– Don’t make the sky the limit
Bill Gore from Goretex was a very strong influence because he was one of the first larger companies to experiment with freedom in the workplace.
In a Nutshell
Dunbar’s number, the magical 150, rose to prominence with the discussion around social media popularity. Dunbar suggests that it is challenging to build meaningful relationships beyond this number due to how our brains are structured. We’re used to community sizes built for hunter-gatherer communities that were scattered but well interconnected. Today’s living of close proximity leads our networks to be dense but distant – not compact – which leads to a lesser-integrated society.
In the workplace, this is an important learning for administration and building trust. The number 150 is a useful guide to build teams around and scale towards. People need to feel comfortable in order to maintain a level of quality in relationships and interactions. Semco realized this organically but also took a lot of inspiration from WL Gore Associates, which rose to fame in Malcolm Gladwell’s book “The Tipping Point” for embracing radical management techniques like Semler.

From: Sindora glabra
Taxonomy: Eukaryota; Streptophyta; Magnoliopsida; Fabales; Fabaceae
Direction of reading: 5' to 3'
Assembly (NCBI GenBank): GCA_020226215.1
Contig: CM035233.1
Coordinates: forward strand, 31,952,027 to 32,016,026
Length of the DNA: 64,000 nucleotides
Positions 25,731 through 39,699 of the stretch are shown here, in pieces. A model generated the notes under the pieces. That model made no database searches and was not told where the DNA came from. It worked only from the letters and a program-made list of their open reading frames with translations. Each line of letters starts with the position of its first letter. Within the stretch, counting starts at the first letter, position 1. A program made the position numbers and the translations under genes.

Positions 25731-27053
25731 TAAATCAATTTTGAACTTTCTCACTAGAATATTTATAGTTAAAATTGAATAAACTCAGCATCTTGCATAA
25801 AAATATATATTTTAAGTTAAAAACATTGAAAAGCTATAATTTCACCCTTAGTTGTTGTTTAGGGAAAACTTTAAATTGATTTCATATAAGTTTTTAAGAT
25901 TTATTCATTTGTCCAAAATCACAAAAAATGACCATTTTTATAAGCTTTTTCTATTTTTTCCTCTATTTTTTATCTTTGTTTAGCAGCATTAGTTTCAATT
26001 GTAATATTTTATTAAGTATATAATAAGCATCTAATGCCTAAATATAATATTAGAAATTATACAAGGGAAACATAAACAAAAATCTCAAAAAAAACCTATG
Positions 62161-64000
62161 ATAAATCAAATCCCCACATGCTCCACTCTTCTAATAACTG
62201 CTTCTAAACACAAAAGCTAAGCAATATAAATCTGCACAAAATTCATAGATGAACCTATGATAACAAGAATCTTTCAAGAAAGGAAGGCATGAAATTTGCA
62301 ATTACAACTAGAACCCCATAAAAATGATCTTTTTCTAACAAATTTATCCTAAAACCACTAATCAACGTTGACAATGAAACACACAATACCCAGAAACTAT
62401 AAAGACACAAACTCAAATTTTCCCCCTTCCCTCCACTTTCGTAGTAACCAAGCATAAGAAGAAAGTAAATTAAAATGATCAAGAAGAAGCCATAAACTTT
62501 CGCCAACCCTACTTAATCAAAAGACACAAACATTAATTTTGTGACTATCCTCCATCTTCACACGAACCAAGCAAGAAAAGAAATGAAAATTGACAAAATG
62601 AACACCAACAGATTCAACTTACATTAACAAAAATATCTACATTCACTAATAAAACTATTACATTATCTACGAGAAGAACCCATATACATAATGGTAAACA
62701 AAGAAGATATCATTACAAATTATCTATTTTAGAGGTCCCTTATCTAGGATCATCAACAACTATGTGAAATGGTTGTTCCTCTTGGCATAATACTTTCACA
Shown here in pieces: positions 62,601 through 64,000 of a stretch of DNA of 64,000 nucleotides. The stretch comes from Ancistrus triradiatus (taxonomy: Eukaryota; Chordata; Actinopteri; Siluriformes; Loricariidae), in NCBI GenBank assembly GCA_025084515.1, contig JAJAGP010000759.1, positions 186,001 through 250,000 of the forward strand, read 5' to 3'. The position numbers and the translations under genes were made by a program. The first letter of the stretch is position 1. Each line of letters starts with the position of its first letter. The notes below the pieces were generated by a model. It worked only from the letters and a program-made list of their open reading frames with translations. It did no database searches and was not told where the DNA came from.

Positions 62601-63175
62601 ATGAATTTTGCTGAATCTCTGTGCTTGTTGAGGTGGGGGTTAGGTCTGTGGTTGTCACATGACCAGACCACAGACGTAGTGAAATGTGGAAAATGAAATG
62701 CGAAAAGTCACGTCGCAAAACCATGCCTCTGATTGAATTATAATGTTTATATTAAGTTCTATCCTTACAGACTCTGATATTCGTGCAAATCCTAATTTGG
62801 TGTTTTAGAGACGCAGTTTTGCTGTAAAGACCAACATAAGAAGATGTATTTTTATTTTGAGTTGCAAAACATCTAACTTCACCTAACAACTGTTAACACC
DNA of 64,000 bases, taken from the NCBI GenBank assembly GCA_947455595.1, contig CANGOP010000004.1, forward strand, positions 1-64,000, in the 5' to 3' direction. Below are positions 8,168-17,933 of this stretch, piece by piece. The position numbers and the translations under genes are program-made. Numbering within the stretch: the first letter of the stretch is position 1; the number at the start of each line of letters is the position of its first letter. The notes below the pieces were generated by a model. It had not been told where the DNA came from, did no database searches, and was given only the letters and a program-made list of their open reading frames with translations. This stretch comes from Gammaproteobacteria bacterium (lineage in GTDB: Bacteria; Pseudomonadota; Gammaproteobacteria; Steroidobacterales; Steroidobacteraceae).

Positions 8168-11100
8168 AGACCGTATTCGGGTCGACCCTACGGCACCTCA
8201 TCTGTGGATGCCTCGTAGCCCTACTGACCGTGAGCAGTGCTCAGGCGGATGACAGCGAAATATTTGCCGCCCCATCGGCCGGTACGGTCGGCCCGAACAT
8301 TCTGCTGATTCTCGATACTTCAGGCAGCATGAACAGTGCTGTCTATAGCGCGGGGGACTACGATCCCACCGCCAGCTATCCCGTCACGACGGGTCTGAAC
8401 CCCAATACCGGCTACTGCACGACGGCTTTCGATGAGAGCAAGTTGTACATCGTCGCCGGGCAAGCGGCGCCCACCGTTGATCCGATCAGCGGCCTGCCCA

Scaling sensibly is important to create synergies and minimize miscommunication. Also, if you were to try to make a decision with the participation of everyone in the company, it is likely that no decision will ever be made. Instead, it makes sense to scale down the decision-making to smaller groups. When groups need to be permanent, keep a core group, typically 10-members strong, and multiply it.
While the trend of building huge internal structures is on the decline, there are still many older companies which have business units that consist of nearly a thousand employees, which definitely act as a bottleneck for efficiency. But, on the other end of the spectrum, there are several multinational companies that follow this principle: They have a group of 150 members in a country, which is broken down into smaller groups of 10.